"I don't own a chameleon, I never had to set up a chameleon habitat or care for one daily, but you should only listen to me. I know what's best for your chameleon, not the people who have been owning, taking care of and breeding them for decades. They don't know anything."
That is not okay.

And to me, paying a COMPETENT veterinarian 170 dollars to be safe rather than sorry? Is worth it for my chameleon's health and well being. Eyes are crucial for a chameleon's survival. So if people here suggest my chameleon might need a vet just to be on the safe side of things? I'd be there in a flash if I hadn't already taken him beforehand.
 
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Franquixote

Established Member
Yep, take everything and filter it through your own intuition (if you have been keeping reps for decades) is how I am proceeding and my advice to all of you.
If you are serious about becoming something more than a pet owner, it takes the desire to be a "seeker of wisdom and truth" as my high school bio teacher used to say.
At least I learned what magnification gets use to check fecal tests
He definitely is a specialist and though I might not bring my animal back to him again there is no one else within 50 miles. I have a family and a full time job as a high school teacher, I don't have the time or money to drive hours from home base to vet vets.
I'm pissed because I probably should have done nothing but the vit A and learned to do a fecal, I have a scope fully capable and deworming would have cost me $10.
 

Beman

Chameleon Enthusiast
I can see your frustration however I feel the past posts are extremely valuable. Especially to someone like me who is newer to the hobby. All I did when I first found the forum was read and read through past posts. I learned a lot.

When I thought my guy might have mouth rot going on I posted seeking help. Yes, I got people that said take to the vet and people that said just watch it. But I took him anyway because the people that helped me are not Vets and they are not physically here to look him over to pull from their expertise. I went based off of advice. I spent $98 for just a physical. He was fine and just had a bit of an abrasion from rubbing his face against the screen.
So yeah 100 bucks gone and I am a single mom so that is a lot to me but my Cham is healthy and doing great. If it would have been mouth rot I would have been on top of it before it ever caused an issue.

I think the only reason my Cham is doing so well and that I have learned what I have is due to this forum. Without it and all the knowledge and the people that care and help I would not be a successful keeper. I would be one of the sad stories we see here almost everyday.

Of course there is weeding through information and trying to piece together stuff but from my experience this is a great way to get informed info. From other keepers that have made mistakes, learned, and been able to become amazing keepers.
 

JacksJill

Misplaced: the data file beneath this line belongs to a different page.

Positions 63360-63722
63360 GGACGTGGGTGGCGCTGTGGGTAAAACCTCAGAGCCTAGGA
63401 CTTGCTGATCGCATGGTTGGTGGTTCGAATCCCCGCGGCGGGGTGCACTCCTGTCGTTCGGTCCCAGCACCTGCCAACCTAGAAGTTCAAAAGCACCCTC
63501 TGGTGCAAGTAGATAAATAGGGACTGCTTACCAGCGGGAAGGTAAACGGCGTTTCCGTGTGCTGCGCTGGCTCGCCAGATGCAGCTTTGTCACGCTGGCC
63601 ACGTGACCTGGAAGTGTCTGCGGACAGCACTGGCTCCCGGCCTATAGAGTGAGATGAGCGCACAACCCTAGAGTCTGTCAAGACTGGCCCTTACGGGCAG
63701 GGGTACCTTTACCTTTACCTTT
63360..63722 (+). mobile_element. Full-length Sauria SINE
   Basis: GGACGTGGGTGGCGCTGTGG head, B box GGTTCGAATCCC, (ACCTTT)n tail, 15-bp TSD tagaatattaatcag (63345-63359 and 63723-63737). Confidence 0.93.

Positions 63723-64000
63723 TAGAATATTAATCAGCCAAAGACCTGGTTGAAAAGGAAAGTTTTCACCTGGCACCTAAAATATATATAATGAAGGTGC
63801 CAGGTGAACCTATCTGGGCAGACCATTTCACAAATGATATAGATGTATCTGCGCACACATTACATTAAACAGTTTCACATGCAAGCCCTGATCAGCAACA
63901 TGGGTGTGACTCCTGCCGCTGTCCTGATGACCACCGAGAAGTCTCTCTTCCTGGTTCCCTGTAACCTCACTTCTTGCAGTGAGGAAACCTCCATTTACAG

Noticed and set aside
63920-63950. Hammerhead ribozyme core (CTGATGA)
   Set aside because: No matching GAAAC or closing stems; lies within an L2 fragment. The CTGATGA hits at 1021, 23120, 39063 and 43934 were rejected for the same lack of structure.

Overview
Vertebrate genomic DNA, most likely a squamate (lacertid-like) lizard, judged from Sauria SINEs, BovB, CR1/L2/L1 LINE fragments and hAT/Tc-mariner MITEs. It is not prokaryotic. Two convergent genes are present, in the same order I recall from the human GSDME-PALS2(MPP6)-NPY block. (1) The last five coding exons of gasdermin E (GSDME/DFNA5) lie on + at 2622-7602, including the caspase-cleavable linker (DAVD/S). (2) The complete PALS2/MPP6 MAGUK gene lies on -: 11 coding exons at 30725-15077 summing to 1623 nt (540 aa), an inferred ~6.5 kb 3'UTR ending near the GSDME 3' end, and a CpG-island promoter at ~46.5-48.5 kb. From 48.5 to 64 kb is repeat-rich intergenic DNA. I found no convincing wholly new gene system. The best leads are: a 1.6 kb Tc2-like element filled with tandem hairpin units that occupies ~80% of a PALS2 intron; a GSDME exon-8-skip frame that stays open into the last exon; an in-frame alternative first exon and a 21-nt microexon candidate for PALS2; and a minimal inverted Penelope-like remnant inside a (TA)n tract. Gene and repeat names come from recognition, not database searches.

Moderator
Staff member
For the record I do my own fecals on a regular basis. There is a very good blog here on how to do them for you, but I learned in college.
I de-wormed my collection because if I'm breeding I can't be selling infested animals to people. After I treated for pin worms alone, the affected animals all had increased appetite and put on weight. I realize my small collection is not a scientific study but that is my personal experience. I have had no reinfections in any of the treated animals and I isolate any new additions. I do not buy my feeders at pet stores where loose crickets can get thrown back into the bin after being in a reptiles cage.
 

Franquixote

Established Member
Any way to treat feeders?
I breed 2 different kinds of roaches and a few other colonies of this and that but still give 2 crickets a week from local shop and hornworms and waxworks from same. Also order butterworms from Josh's frogs and silkworms from various sources etc.
 

Franquixote

Established Member
Quick correction- just saw that you need 400×, not 40×. Vet was either being a dick or (and I refuse to believe this) didn't know that his scope objective lens was not the same as total magnification.
Big difference since my stereoscope vs. a compound scope ate not interchangeable for the most part.
A stereoscope is so much easier than preparing slides but not really applied for 400×
 

GodricktheVeiled

Established Member
Quick correction- just saw that you need 400×, not 40×. Vet was either being a dick or (and I refuse to believe this) didn't know that his scope objective lens was not the same as total magnification.
Big difference since my stereoscope vs. a compound scope ate not interchangeable for the most part.
A stereoscope is so much easier than preparing slides but not really applied for 400×
From how he handled everything else, I'd assume he was being a dick. *shrug* that's just me, though.
 

GoodKarma19

Chameleon Enthusiast
I'm sure your vet meant the 40x objective lens (400x magnification). That's how I'd describe it to a client as well without thinking, since I very, very rarely use anything other than a compound microscope!

Some vets can be very wary (and rightly so, in some cases!) of online groups. However, his comments on care leave me skeptical regarding just how accurate his chameleon knowledge is/whether it's outdated. I wouldn't personally be comfortable with him as my pet's vet, but it's always very difficult to get an accurate read over text.